Our stories from an oatmeal box


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At our family Thanksgiving gathering, my dear granddaughter, who is 15, spent much of the day with eyes fixed on her smart phone while texting friends. Most of the time, I did not see her whole face, just the top of her head and her bangs. She sat on the couch with all the relatives around; she was there, but not engaged.

Early the next morning, we all met for breakfast before out-of-town family had to get on the road. At breakfast, one of my sons told me a story about his wife’s grandfather from Spain who remembered the Franco era and had fought on the Russian front during World War II. I was fascinated by this piece of history recalled through the memory of a grandfather who was no longer around to tell stories.

Out in the parking lot, during hugs and goodbyes, it occurred to me: Why don’t we tell stories more often? That would be more entertaining to me than even a Steelers game on Thanksgiving.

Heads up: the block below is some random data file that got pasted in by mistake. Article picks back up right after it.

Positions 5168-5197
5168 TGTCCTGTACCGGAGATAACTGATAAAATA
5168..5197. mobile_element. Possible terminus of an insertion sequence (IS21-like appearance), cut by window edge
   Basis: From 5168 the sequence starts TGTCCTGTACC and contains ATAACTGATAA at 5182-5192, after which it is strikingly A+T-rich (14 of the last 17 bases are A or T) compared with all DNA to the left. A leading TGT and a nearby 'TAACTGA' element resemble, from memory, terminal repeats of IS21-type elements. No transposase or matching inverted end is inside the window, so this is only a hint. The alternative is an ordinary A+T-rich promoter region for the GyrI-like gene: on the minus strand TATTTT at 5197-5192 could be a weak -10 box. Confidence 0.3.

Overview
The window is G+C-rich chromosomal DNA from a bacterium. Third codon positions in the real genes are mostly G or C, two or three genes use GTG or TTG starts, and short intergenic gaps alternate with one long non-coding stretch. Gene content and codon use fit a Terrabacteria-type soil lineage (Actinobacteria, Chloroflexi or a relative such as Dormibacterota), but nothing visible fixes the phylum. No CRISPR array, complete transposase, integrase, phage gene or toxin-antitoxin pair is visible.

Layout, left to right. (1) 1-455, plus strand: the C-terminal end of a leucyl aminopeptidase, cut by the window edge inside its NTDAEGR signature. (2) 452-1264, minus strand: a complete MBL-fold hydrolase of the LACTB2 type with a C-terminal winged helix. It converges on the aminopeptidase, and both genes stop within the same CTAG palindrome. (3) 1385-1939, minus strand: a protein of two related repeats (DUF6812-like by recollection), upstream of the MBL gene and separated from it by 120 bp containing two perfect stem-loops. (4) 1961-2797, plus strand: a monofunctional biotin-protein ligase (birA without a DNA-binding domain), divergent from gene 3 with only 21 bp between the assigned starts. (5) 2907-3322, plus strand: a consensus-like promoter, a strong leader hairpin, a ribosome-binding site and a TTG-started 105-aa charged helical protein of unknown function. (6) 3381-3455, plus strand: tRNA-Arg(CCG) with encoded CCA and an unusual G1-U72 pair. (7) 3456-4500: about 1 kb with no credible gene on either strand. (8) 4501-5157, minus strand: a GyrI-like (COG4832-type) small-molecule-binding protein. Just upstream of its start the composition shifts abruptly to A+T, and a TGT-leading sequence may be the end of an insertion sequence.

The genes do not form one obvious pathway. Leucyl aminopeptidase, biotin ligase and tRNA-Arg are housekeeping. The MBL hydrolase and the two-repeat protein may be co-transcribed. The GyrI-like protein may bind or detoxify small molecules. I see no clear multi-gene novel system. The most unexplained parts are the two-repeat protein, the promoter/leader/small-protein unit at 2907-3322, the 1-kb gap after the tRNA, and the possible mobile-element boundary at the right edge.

So for Christmas, I made a box — a gift designed to give gifts back to me, to all of us really. It is simple to make and costs next to nothing. Take an oatmeal box — you know the kind, cylindrical with a rosy-cheeked Quaker on the front. Wrap it in any festive paper and, if you are the crafty type, add trimmings. Create a label that says simply “Tell Me a Story” in big letters and wrap it around the box.

Then get creative with story starters written on small bits of paper and dropped inside the box: “the first time you saw your dog, and why you picked him,” “your best day at school this year,” “the first time you saw a snake that wasn’t stuffed and lying in a display case at the Carnegie Museum,” “free choice,” “a favorite place to visit on vacation,” “an interesting relative,” and on and on.

At our Christmas gathering, each person picked a bit of paper out of the box and told a story. My granddaughter put her phone on the mantelpiece and told us about the first airplane ride she remembers. This gift was low-tech and homemade and I got to see my beautiful granddaughter’s whole face. Mission accomplished!

MARIANNE H. DAVIS
Dormont


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